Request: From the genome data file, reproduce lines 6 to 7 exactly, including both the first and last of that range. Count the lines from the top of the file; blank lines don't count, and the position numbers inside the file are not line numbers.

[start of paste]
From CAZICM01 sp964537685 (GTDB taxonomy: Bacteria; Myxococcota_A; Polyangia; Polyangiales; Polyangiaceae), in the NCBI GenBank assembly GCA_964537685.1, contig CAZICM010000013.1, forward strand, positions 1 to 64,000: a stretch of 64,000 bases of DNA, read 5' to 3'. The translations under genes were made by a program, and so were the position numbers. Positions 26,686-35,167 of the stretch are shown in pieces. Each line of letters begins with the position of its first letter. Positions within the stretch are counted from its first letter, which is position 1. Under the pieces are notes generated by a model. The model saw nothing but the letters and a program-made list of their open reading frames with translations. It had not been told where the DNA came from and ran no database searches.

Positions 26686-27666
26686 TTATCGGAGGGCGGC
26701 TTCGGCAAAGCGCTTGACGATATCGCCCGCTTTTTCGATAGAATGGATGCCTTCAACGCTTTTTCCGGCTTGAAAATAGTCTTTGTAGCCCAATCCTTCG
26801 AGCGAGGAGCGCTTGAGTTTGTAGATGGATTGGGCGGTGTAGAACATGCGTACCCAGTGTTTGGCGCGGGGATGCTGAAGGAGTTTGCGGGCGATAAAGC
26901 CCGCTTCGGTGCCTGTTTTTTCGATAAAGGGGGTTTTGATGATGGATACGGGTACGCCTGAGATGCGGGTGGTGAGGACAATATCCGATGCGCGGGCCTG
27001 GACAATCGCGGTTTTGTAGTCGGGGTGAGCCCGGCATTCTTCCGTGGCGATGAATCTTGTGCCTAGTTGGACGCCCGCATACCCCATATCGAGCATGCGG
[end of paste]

26901 CCGCTTCGGTGCCTGTTTTTTCGATAAAGGGGGTTTTGATGATGGATACGGGTACGCCTGAGATGCGGGTGGTGAGGACAATATCCGATGCGCGGGCCTG
27001 GACAATCGCGGTTTTGTAGTCGGGGTGAGCCCGGCATTCTTCCGTGGCGATGAATCTTGTGCCTAGTTGGACGCCCGCATACCCCATATCGAGCATGCGG